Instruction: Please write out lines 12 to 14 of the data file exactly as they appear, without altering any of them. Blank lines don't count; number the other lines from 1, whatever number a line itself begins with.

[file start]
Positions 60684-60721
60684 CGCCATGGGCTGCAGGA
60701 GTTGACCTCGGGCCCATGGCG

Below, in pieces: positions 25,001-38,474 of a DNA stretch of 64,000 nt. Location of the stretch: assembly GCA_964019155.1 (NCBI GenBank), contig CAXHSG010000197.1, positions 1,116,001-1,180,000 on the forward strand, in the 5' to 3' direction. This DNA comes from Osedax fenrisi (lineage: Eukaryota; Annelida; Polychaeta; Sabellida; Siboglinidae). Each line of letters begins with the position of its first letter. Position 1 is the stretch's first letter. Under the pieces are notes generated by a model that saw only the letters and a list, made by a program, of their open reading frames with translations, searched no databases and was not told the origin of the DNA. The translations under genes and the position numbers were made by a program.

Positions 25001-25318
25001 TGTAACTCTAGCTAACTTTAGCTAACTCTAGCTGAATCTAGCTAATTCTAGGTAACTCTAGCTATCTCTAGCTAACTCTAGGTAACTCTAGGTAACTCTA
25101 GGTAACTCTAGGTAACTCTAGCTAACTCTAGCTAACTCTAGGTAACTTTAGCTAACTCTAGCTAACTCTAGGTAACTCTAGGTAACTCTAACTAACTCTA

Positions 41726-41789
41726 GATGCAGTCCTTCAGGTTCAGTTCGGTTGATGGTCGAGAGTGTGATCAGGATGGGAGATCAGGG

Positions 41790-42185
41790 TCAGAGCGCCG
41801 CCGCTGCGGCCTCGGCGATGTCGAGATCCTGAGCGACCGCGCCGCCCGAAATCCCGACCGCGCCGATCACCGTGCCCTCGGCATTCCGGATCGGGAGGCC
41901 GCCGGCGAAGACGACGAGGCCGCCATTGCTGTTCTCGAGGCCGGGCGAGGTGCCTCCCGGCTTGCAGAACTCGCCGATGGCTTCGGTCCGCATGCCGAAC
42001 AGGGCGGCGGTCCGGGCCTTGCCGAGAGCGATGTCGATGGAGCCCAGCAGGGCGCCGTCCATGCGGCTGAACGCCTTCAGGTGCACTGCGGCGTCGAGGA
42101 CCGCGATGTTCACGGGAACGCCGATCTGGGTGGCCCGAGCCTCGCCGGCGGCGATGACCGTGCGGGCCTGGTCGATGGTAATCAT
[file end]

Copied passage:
41801 CCGCTGCGGCCTCGGCGATGTCGAGATCCTGAGCGACCGCGCCGCCCGAAATCCCGACCGCGCCGATCACCGTGCCCTCGGCATTCCGGATCGGGAGGCC
41901 GCCGGCGAAGACGACGAGGCCGCCATTGCTGTTCTCGAGGCCGGGCGAGGTGCCTCCCGGCTTGCAGAACTCGCCGATGGCTTCGGTCCGCATGCCGAAC
42001 AGGGCGGCGGTCCGGGCCTTGCCGAGAGCGATGTCGATGGAGCCCAGCAGGGCGCCGTCCATGCGGCTGAACGCCTTCAGGTGCACTGCGGCGTCGAGGA